The statistical criteria used to define correlations were chosen with the goal of distinguishing those conductance pairs linearly dependent on one another. To verify the statistics, each plot and its corresponding difference matrix were checked for visual confirmation of a linear trend (Figure 4). In a small number of cases (16/174) we found that a plot would fit the statistical criteria for linear dependence but linearity was not evident. This was most often an edge effect; for instance, a relationship wherein one or both conductances were zero for a majority of the models (Figure 5). Notably, most false positives were due to low average values of gKCa or gCaT or both, and were found in activity types such as silent and fast spiking models. False-positives, though they met the statistical criteria, were not considered correlations (see Supplemental files, Table S2). Statistical criteria were chosen based on minimization of false-positive results. Excluding those cases discussed above, our statistical criteria identified 174 pair-wise linear correlations out of a possible 1316 conductance pair combinations in 47 model sub-populations (see Figure 6B and Supplemental files Table S1).

Figure 5
Eleven conductance relationships met the cutoff criteria for correlation, but did not have a convincing linear trend upon visual inspection.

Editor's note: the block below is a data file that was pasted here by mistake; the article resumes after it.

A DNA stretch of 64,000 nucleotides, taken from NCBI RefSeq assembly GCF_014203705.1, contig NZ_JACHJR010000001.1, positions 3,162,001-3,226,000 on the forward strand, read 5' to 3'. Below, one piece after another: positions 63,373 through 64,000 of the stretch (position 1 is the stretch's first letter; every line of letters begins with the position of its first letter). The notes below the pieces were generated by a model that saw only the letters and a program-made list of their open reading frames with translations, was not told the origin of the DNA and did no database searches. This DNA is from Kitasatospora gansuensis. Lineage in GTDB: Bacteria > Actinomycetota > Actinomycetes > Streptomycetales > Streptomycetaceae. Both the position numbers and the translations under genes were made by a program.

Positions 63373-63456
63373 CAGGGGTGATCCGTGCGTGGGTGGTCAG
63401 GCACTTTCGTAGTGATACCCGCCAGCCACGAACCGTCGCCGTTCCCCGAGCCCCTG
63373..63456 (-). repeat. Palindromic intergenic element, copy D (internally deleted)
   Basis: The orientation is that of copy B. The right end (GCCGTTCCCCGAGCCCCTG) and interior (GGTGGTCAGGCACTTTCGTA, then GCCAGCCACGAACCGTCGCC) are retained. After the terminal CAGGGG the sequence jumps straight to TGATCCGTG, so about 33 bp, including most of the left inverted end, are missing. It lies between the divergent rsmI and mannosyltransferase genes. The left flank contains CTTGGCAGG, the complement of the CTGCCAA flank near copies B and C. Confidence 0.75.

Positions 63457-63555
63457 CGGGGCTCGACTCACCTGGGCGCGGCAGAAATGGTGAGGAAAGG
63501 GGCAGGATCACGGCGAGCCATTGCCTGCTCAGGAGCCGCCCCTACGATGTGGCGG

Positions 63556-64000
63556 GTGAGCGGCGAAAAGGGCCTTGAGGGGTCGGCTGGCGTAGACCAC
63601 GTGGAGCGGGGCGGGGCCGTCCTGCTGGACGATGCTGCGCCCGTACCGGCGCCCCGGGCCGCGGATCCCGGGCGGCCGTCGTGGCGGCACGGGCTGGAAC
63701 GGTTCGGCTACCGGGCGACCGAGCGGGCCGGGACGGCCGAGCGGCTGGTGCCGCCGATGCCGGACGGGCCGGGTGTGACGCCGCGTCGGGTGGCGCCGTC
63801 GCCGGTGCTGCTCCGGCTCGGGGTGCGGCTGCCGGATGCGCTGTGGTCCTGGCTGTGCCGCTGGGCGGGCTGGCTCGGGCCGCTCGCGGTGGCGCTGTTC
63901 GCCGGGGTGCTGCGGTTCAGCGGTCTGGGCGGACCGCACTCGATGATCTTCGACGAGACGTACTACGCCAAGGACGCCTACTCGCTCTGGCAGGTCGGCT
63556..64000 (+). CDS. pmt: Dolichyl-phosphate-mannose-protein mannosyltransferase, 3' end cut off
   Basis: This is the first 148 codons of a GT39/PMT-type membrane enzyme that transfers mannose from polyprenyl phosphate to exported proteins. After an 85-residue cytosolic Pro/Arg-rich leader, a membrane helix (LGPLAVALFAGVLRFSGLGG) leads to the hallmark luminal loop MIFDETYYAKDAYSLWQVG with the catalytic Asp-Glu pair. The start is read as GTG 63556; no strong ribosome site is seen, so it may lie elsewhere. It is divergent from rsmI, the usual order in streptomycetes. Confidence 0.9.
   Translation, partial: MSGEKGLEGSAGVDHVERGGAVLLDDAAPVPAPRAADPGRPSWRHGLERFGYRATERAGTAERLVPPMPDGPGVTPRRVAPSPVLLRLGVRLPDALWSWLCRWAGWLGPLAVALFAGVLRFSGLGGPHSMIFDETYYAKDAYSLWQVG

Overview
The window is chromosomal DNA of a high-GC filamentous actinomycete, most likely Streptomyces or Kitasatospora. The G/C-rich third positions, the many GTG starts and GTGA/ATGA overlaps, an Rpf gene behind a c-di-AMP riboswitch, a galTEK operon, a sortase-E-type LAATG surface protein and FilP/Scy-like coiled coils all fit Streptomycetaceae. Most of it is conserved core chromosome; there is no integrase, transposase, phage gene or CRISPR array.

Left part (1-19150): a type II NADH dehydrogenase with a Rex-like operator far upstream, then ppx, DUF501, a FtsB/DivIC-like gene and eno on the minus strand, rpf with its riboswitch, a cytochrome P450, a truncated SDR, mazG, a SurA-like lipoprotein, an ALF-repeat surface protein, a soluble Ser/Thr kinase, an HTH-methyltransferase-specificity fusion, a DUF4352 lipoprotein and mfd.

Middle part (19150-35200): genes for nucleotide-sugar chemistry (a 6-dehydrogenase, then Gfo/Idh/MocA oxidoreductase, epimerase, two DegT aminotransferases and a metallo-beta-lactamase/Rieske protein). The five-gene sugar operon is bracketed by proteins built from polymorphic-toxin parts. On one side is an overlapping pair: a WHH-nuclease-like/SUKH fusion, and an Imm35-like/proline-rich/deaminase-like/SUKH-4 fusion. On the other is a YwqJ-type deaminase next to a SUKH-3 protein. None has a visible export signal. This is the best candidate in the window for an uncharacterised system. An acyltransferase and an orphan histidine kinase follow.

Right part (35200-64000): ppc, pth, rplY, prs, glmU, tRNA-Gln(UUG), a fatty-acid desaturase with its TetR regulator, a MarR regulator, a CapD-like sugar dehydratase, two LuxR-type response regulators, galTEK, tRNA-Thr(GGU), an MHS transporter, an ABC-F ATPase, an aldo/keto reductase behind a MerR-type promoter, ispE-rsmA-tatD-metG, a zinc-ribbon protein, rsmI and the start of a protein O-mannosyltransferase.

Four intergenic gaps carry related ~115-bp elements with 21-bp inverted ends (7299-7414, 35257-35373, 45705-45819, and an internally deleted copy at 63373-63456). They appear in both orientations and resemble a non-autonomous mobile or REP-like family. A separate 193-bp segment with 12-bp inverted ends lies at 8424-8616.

Figure 6
Each activity type utilizes a unique combination of conductance correlations.

We did not tally the relationships that appeared linear but did not meet the cutoff criteria (apparent false-negatives) because they tended to occur only in activity subsections with relatively low numbers of models. A property of the chi-squared test of independence, that relationships with more data points will more easily reach a cutoff value, was intentionally used to compensate for the sparse sampling of the conductance space. One example of an apparent false negative is shown in Figure 7. The activity type “bursting models with a duty cycle greater than 0.6” appears to have a linear dependence between gA and gKCa; however, the chi-squared statistic is less than 500 for this plot. A possible solution to avoid excluding this apparent correlation would be to use a chi-squared statistic that is scaled by the total number of models in the population, because this group contains only 1776 models compared to an average of 100,000 (Table S1). However, that approach would exclude other, possibly more reliable, relationships. For example, a scaled cutoff would exclude the gA and gKCa correlation from the activity type “bursting models with a duty cycle between 0.2 and 0.4” which appears very similar to the ‘false negative’ discussed above (Figure 7). We chose to use the raw statistic (unscaled) because we found this result counter-intuitive. A relationship found in a population with a large number of models should be more reliable than an equivalent relationship found in a population with very few models, especially on a sparse grid. This is not to say that relationships fitting our statistical criteria were not apparent in populations with low numbers of models. On the contrary, we found several correlations in this and other populations with relatively few models (Table S1).